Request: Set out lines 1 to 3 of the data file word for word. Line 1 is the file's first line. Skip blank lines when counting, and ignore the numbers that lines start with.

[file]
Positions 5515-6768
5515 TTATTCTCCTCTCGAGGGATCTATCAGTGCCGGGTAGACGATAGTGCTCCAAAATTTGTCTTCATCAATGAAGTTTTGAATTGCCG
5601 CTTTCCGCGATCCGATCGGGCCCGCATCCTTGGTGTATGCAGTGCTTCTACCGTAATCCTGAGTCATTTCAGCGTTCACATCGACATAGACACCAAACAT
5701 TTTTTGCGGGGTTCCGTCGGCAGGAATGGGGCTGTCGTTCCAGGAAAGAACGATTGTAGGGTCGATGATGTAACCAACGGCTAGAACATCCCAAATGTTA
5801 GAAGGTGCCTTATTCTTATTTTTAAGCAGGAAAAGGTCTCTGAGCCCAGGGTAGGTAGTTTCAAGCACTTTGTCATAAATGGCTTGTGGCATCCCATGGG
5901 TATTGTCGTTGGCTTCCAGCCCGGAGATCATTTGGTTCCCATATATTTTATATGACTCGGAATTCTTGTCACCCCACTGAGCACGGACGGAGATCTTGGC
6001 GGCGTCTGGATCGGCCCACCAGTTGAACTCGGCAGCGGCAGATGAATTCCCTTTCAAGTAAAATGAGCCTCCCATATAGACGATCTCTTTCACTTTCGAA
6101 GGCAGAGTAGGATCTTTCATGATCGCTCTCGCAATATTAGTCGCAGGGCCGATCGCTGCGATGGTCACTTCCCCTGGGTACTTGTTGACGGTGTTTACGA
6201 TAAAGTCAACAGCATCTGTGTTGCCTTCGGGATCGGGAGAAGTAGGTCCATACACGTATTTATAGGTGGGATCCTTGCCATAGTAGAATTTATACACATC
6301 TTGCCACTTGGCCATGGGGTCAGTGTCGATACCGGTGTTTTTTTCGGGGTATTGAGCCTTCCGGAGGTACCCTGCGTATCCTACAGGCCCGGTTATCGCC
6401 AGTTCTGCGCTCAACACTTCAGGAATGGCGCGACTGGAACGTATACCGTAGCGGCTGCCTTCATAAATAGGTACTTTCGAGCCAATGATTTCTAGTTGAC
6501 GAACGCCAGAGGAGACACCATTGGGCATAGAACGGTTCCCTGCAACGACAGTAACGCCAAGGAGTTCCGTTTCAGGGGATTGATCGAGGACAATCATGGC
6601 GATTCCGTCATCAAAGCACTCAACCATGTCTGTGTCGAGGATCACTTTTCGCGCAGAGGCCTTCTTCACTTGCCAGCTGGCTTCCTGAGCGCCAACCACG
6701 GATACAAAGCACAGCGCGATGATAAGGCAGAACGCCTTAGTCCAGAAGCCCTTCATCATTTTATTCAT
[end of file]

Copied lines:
Positions 5515-6768
5515 TTATTCTCCTCTCGAGGGATCTATCAGTGCCGGGTAGACGATAGTGCTCCAAAATTTGTCTTCATCAATGAAGTTTTGAATTGCCG
5601 CTTTCCGCGATCCGATCGGGCCCGCATCCTTGGTGTATGCAGTGCTTCTACCGTAATCCTGAGTCATTTCAGCGTTCACATCGACATAGACACCAAACAT